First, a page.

We are then introduced to the children. Two classes ranging from the youngest a 2 ½ year old girl in the arms of Rita, Anita’s sister, to 8 although it is difficult to tell as there is some uncertainty about ages and birthdays. After a few moments of looking at each other with mutual wonder the children are encouraged to welcome us with songs and we quickly join in. There are around 40 children at the school dressed in a school uniform consisting of a green shirt and grey trousers and as their initial caution subsides, they show a confidence and vibrancy that is infectious. We spend the remainder of the morning in the classrooms playing with the children and reading books, which as Jackie quickly experiences results in something akin to a rugby scrum fuelled by the children’s great enthusiasm and curiosity! It is an enlightening experience. Prior to the visit I had spend weeks wondering what we would teach here. A short time as a supply teacher in the 1990s had taught me a lot about how to cope with new situations with unknown classes, but I had been thrown by the added cultural dimension. However, once with the children and teachers it became very natural and we quickly began to build towers, and communicate through gesture, smiles as well as occasional translation from Anita and Pasang.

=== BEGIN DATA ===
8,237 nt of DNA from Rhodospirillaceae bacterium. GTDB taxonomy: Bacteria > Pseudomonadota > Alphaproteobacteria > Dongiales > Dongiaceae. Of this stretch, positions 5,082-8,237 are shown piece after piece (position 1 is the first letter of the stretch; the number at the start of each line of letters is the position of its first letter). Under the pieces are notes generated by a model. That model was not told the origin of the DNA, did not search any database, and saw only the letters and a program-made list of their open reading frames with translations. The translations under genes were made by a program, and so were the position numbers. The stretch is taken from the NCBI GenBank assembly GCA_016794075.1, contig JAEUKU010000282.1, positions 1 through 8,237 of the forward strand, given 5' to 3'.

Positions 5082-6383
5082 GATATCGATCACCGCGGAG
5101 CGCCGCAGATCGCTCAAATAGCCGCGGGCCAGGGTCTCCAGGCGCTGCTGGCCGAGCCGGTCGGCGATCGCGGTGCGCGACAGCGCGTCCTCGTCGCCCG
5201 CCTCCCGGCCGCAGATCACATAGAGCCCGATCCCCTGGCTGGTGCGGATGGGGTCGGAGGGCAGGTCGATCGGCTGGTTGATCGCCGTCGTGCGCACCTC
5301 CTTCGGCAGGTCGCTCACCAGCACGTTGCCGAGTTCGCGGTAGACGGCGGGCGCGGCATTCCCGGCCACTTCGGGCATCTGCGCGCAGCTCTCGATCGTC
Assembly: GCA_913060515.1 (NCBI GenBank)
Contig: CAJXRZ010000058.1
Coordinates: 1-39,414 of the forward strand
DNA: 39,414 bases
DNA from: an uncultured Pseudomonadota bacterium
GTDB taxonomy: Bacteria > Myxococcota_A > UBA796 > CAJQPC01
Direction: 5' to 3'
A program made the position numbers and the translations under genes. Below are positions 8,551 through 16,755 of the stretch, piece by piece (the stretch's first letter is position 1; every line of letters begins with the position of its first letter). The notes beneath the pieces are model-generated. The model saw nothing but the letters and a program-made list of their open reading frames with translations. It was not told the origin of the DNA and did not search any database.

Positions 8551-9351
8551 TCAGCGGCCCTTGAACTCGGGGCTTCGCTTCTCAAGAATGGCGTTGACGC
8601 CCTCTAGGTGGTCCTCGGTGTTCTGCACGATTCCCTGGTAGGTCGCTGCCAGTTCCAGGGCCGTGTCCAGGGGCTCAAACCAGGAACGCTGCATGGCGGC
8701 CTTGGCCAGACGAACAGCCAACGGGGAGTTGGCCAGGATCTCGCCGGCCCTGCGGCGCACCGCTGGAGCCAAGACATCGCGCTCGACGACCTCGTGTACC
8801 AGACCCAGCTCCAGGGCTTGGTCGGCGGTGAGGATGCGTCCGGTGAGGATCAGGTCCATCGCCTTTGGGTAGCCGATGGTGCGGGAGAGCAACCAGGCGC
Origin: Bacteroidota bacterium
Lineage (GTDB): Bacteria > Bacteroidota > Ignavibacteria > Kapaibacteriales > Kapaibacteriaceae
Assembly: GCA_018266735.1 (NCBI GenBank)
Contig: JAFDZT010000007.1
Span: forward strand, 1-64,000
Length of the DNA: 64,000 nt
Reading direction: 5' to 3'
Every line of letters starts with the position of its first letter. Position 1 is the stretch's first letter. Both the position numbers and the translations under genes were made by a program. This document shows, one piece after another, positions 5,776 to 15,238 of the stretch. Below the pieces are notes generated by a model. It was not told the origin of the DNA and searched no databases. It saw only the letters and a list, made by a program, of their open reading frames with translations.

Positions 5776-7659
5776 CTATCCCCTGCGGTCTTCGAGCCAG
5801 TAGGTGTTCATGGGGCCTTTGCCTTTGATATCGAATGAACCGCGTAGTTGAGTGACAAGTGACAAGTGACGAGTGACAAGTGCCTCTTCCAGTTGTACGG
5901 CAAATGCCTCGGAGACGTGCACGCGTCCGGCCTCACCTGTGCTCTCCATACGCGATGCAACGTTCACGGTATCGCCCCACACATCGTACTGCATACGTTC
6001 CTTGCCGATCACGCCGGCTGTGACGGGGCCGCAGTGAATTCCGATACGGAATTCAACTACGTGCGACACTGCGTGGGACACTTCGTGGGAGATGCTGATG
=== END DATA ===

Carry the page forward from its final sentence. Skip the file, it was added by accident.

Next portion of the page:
Over lunch Jackie and I share our mutual wonderment at the experience which develops into a conversation about role play that raises all sorts of questions: What does role-play mean in this culture? What are the adult and sibling roles children witness in their homes? Jackie relates an observation that provides some answers. She noticed a child who was playing with two wooden building blocks. One rectangular red block she placed on the floor and a smaller white one she gently tapped onto the rectangular one. The girl then took a small cloth and holding on end in her mouth proceeded to wrap this around the red block before cradling the bundle in her arms like a baby. It becomes evident that play is an international language all of its own.